The Area Deprivation Index (ADI) is a neighborhood-level index derived from census data to capture spatial socioeconomic status (SES). The primary objective was to assess the joint relationship between race/ethnicity and neighborhood disadvantage on obstetric outcomes at a single Midwestern- academic institution, situated in a city with high economic-segregation.
A retrospective cohort study of births at a single academic institution from 2016–2018 (n=10,442). Birth record data (preterm & low birth weight), and ICD-10 codes (hypertensive-disorders) were geocoded and linked to census-block group ADI. The relationship between race/ethnicity, ADI and outcomes were evaluated using multivariate logistic regression models.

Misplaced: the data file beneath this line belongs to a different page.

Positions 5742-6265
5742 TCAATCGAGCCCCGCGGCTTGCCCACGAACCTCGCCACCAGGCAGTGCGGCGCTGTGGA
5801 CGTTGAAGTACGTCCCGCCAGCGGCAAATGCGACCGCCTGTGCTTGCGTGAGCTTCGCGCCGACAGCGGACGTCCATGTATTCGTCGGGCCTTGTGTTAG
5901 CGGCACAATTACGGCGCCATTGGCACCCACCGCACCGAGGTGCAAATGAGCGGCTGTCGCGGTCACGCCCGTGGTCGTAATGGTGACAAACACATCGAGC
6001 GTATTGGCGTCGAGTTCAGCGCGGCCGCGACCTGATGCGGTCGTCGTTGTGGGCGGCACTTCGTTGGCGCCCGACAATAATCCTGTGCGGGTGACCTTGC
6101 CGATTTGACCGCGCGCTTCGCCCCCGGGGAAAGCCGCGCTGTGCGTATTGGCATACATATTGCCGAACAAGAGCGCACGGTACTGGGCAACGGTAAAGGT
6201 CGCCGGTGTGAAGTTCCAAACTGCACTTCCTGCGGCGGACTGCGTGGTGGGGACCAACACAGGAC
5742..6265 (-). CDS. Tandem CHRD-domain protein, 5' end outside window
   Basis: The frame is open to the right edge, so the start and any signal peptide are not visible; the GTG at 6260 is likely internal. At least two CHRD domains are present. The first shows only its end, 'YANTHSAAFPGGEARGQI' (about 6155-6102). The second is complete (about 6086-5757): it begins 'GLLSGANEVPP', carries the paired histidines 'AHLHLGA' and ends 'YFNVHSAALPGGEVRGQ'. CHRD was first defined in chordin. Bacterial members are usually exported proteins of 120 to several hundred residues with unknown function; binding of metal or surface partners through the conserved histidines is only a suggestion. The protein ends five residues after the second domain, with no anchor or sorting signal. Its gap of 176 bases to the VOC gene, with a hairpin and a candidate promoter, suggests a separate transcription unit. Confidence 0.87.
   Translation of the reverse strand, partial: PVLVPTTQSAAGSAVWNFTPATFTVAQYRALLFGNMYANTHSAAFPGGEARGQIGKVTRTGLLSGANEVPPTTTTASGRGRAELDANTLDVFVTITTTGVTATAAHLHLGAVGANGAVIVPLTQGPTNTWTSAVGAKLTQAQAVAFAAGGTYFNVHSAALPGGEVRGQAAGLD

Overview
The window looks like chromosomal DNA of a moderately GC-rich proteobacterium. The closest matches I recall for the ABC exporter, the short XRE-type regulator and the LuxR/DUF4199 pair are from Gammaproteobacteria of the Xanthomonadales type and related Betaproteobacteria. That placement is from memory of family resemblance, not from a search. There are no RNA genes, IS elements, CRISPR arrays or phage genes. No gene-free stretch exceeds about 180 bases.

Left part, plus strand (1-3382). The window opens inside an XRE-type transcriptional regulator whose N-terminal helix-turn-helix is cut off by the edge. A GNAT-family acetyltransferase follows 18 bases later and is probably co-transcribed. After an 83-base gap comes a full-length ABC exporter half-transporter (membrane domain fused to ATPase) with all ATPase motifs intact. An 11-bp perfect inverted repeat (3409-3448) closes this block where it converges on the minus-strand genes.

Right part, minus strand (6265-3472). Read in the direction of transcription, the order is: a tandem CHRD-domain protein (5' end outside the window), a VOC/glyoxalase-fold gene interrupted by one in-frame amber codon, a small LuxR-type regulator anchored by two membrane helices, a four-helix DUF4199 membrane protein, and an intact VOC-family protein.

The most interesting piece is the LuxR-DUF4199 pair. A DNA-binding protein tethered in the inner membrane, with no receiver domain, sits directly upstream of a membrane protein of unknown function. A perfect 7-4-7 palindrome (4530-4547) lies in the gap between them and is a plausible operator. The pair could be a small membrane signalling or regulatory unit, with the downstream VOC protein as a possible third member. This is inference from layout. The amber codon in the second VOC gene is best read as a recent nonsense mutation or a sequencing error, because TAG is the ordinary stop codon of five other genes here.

In models interacting race/ethnicity and ADI, racial/ethnic gaps vary greatly. At the lowest deprivation levels, compared to white women, black (OR 3.68, P<.001) and Asian women (OR 1.86, P<.05) were at greater risk for LBW, whereas at the highest levels of deprivation the differences were not significant, and Latinx women exhibited some advantage. Similar patterns are observed for PTB, with black women experiencing greater risk (OR 1.9, P<.10) at the lowest ADI, yet no increased risk at high ADI. Hypertensive disorders were greater among black and white women at all levels of ADI, compared to Asian and Latinx women (odds ratios range across low to high ADI for black women OR 2.41- 8.0, P<.01 and white women OR 1.90–6.0, P<.001).
Racial/ethnic disparities in health are context dependent and should be examined in relation to neighborhood characteristics, perhaps allowing for better-tailored and targeted interventions.